There were major changes to Canada’s DUI entry rules in 2018 and 2019. Changes to Canada’s entry rules were not direct, but a consequence of changes to Bill-C46 coming into power on December 18th,2018. Those changes made visitors that could previously enter Canada legally after 10 years, including those from the United States, became inadmissible no matter how long has passed.
Canada DUI Changes in 2018
Bill-C46 upped the maximum charge for DUI (Driving under the influence – same as DWI ) in Canada to a 10-year prison sentence. This meant that a DUI charge was also upgraded to become a major offence or “serious criminality” for legal purposes. It’s the upgrading of a DUI to be considered “serious criminality” that changed crossing with a DUI going forward.
Border Crossing with A DUI
Prior to December 18th,2018 a foreign DUI charge was a considered a minor offence as the Canadian criminal charge was a maximum of 5 years in prison. Border officials would allow visitors from the US and other countries to enter provided that ten years had passed since they completed their sentencing requirements for their DUI charges. So basically, after any fines or time served were completed, waiting a further 10 years would give a person without other charges a very good chance of being “deemed rehabilitated”. Deemed rehabilitation would allow people with old DUI’s to enter Canada.
When the maximum charge for a DUI in Canada was increased to 10 years in prison, “deemed rehabilitation” no longer applied as the previously minor offence was now a major offence.
DUI Entry Rules Changes Affected Millions
The scope of the problem was enormous. Tens of millions of Americans and people from around the world became inadmissible over night. Truck drivers, airline pilots, visitors of all kinds, would be potentially inadmissible. The effect of the changes would also cause problems for people immigrating or seeking refugee status in Canada. From what we have been able to learn, the Canada Border Services Agency (CBSA) did not immediately enforce the rule changes. Potentially millions of visitors would have had to pay to apply for rehabilitation and then wait up to a year to gain entry to Canada.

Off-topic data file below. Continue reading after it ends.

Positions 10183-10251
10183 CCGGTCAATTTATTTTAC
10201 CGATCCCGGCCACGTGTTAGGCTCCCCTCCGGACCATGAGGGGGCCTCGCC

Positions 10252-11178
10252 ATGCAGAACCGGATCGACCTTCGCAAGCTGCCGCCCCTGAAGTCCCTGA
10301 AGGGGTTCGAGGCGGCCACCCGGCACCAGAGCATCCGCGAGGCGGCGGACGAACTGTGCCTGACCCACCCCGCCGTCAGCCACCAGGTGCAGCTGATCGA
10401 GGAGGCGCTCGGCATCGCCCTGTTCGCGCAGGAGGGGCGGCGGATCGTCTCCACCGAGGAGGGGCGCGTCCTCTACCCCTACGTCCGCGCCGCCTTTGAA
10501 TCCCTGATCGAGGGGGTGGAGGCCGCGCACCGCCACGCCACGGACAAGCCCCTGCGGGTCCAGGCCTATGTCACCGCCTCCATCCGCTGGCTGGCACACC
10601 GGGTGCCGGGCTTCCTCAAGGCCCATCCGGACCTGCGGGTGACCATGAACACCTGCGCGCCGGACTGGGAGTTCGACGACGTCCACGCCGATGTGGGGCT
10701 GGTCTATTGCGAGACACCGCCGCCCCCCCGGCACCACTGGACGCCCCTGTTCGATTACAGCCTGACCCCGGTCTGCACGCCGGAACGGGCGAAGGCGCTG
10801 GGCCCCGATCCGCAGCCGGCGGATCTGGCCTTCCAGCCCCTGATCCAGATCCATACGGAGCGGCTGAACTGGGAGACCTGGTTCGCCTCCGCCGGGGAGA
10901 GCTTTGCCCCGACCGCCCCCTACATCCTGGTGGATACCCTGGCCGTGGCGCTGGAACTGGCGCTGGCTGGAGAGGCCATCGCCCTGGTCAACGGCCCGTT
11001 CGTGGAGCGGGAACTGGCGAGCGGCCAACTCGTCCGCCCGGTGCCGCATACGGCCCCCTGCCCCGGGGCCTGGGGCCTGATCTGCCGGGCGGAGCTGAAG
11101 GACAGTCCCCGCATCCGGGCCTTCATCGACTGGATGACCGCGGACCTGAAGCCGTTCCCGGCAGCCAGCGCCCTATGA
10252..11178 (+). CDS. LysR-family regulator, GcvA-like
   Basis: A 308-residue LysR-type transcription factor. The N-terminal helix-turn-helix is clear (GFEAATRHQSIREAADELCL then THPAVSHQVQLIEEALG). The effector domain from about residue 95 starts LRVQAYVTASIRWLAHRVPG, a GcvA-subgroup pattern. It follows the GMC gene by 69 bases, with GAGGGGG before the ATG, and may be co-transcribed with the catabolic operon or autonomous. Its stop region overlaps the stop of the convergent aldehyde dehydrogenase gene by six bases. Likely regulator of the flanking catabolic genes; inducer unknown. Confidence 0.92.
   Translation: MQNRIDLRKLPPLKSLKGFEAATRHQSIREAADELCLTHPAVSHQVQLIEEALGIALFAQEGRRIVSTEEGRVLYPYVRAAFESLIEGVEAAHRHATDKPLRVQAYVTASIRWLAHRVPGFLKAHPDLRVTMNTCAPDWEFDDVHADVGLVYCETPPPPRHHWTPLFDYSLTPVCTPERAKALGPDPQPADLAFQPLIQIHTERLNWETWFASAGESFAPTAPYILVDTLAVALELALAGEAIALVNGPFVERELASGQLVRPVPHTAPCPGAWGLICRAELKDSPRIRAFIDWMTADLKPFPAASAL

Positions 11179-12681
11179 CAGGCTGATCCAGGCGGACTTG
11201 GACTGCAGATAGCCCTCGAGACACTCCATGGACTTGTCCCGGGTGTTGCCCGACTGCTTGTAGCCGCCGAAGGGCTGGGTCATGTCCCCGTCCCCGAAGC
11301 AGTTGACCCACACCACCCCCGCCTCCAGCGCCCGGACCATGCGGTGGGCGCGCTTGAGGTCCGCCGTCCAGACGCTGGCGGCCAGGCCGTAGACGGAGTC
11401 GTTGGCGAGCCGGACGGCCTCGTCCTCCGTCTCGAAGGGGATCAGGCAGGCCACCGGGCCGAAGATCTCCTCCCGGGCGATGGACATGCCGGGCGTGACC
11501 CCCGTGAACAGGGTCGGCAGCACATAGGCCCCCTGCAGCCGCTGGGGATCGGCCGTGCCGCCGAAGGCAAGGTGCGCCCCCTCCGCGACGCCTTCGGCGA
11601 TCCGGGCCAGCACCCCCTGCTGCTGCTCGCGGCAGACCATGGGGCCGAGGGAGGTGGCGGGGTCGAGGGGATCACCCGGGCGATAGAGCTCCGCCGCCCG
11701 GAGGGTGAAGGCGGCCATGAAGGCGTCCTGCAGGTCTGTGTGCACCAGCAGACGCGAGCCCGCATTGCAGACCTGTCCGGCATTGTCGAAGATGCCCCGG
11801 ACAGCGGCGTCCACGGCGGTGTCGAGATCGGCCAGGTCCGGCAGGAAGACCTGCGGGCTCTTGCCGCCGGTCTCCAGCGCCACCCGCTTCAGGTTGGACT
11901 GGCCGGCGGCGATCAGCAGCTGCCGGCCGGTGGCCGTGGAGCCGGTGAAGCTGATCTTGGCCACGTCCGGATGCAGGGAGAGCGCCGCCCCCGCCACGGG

DUI Entry Rule Changes in 2019
Early in 2019 Canada’s Immigration Minister’s made a statement in the media, “anyone deemed rehabilitated for an impaired driving offence outside Canada before December 18, 2018…” “…would not need to reapply for relief to overcome inadmissibility due to that same offence.”
Deemed rehabilitation was grandfathered in for any foreign national convicted of a DUI prior to December 18, 2018. It should be noted that this is simply a policy and not a legal change. Policies are subject to change as the administration deems fit. This means a change in government could potentially mean a change in this policy.
How Long Do You Have to Wait to Go to Canada After A DUI?
Right now, with no other criminal charges, the waiting period for anyone with a DUI conviction prior to December 18th, 2018 is 5 years after their full sentencing requirements are completed. Any additional criminal charges will require the application for “criminal rehabilitation” be made.
A waiting period of 5 years after sentencing requirements are completed has been grandfathered
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